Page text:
Horses, Wild and Free - The Mustang Part 2

The dawning of the 20th century heralded changes that would directly impact the thousands of horses roaming free in America.

(Image by Klaus Stebani - Pixabay)

(Image by Klaus Stebani - Pixabay)

Large herds of horses didn’t pose much of a problem until the western United States became settled, introducing cattle and other grazing animals. Mainly arid, the lands in the west couldn’t support livestock as well as free-roaming horses so it became the policy to shoot mustangs. Another factor that saw the deterioration of the mustang population was the country’s involvement in the Spanish-American War of 1898 and the First World War, which saw countless of these horses rounded up for use.

At the beginning of the 20th century, the mustang population was estimated to be in the region of 2 million; by 1926, it had almost been halved.

But there were those who recognised the importance of these mustangs, many who still possessed the blood of their Spanish ancestors. One of these was Robert Brislawn who, along with his brother, Ferdinand, started efforts to preserve the disappearing original mustangs. In 1957, they and Lawrence Richards set up the Spanish Mustang Registry.

By the 1930s, the majority of free-roaming horses were mainly confined to public lands still being administered by the General Land Office (GLO). Created in 1812, the GLO was an independent government agency responsible for the country’s public domain lands. Public domain lands cannot be sold because they legally belong to the citizens of the country.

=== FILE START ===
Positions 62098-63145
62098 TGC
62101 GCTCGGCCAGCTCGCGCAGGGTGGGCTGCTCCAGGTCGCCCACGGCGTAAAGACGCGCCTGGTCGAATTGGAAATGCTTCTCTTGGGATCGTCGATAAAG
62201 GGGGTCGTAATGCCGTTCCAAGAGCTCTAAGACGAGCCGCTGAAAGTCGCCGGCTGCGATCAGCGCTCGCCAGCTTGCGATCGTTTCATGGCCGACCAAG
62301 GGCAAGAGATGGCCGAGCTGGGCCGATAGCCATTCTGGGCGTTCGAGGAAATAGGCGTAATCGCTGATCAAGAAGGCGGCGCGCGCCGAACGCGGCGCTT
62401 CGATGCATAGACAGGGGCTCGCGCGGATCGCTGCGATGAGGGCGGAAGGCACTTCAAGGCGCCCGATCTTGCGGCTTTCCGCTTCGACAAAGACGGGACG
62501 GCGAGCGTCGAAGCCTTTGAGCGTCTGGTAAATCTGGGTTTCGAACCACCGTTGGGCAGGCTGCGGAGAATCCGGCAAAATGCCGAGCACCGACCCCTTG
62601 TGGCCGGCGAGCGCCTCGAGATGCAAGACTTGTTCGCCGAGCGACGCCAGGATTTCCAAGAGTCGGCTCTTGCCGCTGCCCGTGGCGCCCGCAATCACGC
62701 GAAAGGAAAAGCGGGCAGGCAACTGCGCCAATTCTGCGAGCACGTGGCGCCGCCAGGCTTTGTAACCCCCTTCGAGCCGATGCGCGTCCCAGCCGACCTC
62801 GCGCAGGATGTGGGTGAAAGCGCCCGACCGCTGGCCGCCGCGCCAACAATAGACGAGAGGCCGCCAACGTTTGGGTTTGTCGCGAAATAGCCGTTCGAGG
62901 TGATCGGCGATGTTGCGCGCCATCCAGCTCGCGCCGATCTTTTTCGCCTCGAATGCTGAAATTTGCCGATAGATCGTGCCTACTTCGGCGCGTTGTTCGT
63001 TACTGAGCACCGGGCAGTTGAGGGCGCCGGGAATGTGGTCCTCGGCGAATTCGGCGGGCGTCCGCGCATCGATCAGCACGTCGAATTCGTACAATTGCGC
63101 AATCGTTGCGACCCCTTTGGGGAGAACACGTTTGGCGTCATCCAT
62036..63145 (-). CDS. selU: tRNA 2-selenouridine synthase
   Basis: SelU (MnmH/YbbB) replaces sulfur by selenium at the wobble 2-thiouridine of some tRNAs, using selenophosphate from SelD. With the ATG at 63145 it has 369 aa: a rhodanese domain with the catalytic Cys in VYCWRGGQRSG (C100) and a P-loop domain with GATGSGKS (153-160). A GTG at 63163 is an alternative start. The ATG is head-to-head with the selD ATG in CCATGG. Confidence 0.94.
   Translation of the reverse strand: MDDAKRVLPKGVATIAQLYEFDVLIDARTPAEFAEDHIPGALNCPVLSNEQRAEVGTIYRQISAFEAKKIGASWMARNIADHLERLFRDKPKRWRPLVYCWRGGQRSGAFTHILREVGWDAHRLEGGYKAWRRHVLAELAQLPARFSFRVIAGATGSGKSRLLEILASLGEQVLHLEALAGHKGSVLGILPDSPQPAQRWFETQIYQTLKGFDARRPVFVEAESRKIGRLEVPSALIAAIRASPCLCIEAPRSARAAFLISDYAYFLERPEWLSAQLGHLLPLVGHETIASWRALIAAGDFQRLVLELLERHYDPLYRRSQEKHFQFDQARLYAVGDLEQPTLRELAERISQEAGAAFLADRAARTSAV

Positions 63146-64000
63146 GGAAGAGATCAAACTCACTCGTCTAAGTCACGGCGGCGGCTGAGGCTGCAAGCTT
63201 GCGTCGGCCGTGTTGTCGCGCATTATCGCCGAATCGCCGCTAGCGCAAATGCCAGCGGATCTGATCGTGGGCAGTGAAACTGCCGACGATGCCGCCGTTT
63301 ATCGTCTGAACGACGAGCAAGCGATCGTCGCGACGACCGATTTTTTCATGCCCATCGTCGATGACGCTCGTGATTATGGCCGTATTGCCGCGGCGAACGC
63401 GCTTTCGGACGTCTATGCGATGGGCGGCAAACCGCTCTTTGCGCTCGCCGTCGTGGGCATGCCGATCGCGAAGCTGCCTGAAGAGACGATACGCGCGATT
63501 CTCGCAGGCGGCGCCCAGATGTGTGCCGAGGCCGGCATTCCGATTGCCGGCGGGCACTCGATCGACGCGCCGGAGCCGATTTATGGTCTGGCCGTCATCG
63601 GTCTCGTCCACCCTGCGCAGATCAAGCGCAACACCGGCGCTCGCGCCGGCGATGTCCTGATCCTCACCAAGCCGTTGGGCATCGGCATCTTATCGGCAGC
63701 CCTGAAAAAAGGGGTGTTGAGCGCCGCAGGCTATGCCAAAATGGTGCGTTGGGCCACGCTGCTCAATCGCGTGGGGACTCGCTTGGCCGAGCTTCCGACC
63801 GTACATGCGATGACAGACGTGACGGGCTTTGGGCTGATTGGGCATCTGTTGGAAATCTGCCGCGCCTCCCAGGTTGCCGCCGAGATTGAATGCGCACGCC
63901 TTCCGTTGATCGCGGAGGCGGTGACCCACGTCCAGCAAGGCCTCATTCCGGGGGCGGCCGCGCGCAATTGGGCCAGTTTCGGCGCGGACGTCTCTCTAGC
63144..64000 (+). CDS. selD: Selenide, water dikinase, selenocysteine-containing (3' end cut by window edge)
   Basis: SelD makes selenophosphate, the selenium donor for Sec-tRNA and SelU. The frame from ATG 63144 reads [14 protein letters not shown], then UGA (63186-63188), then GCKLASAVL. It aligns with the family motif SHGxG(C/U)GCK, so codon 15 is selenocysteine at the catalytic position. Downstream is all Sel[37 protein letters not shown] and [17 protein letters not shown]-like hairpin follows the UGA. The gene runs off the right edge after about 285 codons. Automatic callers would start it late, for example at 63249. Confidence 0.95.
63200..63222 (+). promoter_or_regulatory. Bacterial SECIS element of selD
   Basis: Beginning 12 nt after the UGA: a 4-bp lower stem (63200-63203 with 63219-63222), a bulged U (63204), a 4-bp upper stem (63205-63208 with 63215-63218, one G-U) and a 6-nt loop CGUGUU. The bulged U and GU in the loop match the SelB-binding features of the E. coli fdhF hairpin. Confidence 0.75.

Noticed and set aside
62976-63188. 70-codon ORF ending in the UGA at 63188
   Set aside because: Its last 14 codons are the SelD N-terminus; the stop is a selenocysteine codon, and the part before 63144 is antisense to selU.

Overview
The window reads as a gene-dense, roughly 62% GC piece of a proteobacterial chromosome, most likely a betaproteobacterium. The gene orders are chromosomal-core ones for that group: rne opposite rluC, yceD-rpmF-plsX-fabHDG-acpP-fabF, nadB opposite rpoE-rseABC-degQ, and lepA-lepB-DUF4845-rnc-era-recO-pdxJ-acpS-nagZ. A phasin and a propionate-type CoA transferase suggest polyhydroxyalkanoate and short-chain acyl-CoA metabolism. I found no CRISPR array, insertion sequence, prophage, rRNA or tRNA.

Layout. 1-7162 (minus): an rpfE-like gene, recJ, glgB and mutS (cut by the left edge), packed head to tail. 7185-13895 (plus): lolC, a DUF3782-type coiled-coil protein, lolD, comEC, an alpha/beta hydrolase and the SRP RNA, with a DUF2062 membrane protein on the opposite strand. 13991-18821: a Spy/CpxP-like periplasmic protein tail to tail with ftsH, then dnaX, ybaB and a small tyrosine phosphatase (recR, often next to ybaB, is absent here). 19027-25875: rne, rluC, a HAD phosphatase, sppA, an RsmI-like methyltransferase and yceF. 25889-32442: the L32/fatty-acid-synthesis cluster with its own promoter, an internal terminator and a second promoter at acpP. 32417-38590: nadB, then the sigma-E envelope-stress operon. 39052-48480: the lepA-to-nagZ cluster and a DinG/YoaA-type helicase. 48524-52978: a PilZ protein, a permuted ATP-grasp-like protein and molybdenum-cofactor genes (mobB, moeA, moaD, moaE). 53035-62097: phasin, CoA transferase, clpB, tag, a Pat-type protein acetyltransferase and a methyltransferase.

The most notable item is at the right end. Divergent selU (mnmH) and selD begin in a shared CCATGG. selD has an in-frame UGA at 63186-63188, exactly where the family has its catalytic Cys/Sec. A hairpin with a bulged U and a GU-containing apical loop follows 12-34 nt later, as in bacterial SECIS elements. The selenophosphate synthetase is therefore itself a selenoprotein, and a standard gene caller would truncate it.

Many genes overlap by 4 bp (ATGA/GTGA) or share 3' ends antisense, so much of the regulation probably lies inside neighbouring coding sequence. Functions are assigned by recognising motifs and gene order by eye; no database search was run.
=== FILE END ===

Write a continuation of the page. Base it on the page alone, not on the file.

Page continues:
In the early 20th century, the GLO’s function altered to focus mainly on collecting grazing fees from those who raised their livestock on public lands and royalties from minerals withdrawn from those lands. Remember this little fact and ask yourself, with the majority of free-roaming horses living on those same public lands, how invested was the GLO in the horses’ conservation?

As more and more livestock were being raised on public lands, the Taylor Grazing Act established the United States Grazing Service in 1934. In 1946, the US Grazing Service was merged with the GLO to become the Bureau of Land Management (BLM). This agency is responsible for managing public lands still in federal ownership.

(Image by ‘mdimock’ - Pixabay)

(Image by ‘mdimock’ - Pixabay)

By the 1950s, the mustang population had dropped to an estimated 25,000. This was mainly due to violent ill-treatment linked to some capture methods, like hunting from airplanes and poisoning their water holes.

Thanks to the heroic efforts of people like Velma Bronn Johnston, an animal rights activist also known as ‘Wild Horse Annie’, the first federal free-roaming horse protection law was passed in 1959 – the Hunting Wild Horses and Burros on Public Lands Act – forbidding the use of motor vehicles for capturing free-roaming horses and burros.